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Old 05-01-2016, 18:11   #1
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Oil Analysis Testing During Survey

I will soon have a survey done on a 2011, 400 Lagoon with 3JH5E Yanmar engines. They have about 920 hours on each of them. Would you recommend an oil analysis test on the engines during the survey?


Thanks for any input.

Craig
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Old 05-01-2016, 18:50   #2
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Re: Oil Analysis Testing During Survey

Yes, and the generator. Although there may not be any history on those engines the oil company can at least give you some advice and you will have a base for the future. Do not accept the vessel until the reports are returned. I had mine turned around in three days.
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Old 05-01-2016, 19:12   #3
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Re: Oil Analysis Testing During Survey

Definitely on the yanmars and transmissions. An oil analysis tells you alot about how the engines and transmissions were treated and used. (Abused)

Oil analysis also gives you a baseline going forward. Gr3at bargaining tool too. An overdue oil change gives you a good bargaining tool.

Compressions also if you have any issues with power or smokiness.

But dont forget a good visual inspection. Fuel, oil, coolant.

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Old 05-01-2016, 19:29   #4
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Re: Oil Analysis Testing During Survey

I imagine you need to know how many hours that oil was in use in order to interpret the results.. (Just a guess - I've never done it.)
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Old 05-01-2016, 19:57   #5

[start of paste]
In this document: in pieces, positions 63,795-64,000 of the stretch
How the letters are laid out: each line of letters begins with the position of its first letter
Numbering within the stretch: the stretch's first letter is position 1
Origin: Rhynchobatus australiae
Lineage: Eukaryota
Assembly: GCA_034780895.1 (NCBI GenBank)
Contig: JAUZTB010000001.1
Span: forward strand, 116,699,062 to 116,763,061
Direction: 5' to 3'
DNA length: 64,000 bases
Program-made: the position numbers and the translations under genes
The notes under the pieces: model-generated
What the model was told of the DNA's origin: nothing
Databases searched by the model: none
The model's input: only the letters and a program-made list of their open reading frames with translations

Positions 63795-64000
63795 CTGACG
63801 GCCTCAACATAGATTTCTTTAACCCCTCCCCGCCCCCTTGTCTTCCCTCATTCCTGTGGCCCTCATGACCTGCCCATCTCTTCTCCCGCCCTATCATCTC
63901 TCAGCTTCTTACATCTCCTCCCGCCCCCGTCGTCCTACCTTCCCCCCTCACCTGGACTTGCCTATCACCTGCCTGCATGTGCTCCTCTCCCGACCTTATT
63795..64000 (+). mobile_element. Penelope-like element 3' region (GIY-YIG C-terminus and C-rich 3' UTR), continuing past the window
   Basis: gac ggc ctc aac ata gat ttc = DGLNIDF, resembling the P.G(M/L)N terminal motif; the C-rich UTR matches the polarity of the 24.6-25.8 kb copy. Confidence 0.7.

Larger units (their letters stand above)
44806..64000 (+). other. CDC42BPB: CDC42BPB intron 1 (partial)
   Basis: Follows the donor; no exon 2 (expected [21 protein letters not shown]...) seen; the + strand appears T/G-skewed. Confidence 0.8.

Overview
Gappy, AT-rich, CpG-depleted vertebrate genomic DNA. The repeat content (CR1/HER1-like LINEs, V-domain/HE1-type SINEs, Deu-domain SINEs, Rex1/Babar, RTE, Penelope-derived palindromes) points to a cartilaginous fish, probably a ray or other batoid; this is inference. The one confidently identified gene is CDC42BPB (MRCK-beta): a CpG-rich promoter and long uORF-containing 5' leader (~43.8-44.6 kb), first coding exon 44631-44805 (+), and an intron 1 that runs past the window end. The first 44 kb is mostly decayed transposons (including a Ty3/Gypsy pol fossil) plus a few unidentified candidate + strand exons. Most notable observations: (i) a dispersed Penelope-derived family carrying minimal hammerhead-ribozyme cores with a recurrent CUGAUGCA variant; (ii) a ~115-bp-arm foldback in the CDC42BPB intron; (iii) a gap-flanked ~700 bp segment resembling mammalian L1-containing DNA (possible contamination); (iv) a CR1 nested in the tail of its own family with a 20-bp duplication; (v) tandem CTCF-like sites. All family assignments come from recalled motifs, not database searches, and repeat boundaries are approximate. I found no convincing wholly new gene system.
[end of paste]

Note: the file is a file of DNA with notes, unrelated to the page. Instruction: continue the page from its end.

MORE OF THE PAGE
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Re: Oil Analysis Testing During Survey

Thanks for the input. I was leaning that way so thanks for the confirmation.


cb
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Old 05-01-2016, 20:11   #6
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Re: Oil Analysis Testing During Survey

Sir...you are about to spend perhaps $300,000 or maybe more on a boat. Why do you even pose such a question for a test that can be very important and helpful yet cost perhaps only a few hundred dollars--and possibly much less? A complete survey for both engines will likely cost well under $1000 and you have mentioned nothing about an engine survey. A hull survey for pre-purchase usually does not include much in the way of engine examination. And, presumably you are talking about a sailboat (or is it a power cat?) so how about a complete rigging survey? Again, most pre-purchase surveys do only a cursory rigging exam and don't even go up the mast. Sometimes they don't even properly inspect the sails and I'll bet you the surveyor never even pulls out the anchor rode. Therefore, asking for free advice from strangers online about whether to spend a tiny amount of money on an oil exam seems a bit unusual.
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Old 05-01-2016, 20:18   #7
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Re: Oil Analysis Testing During Survey

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Originally Posted by AZ_Zoner View Post
I will soon have a survey done on a 2011, 400 Lagoon with 3JH5E Yanmar engines. They have about 920 hours on each of them. Would you recommend an oil analysis test on the engines during the survey?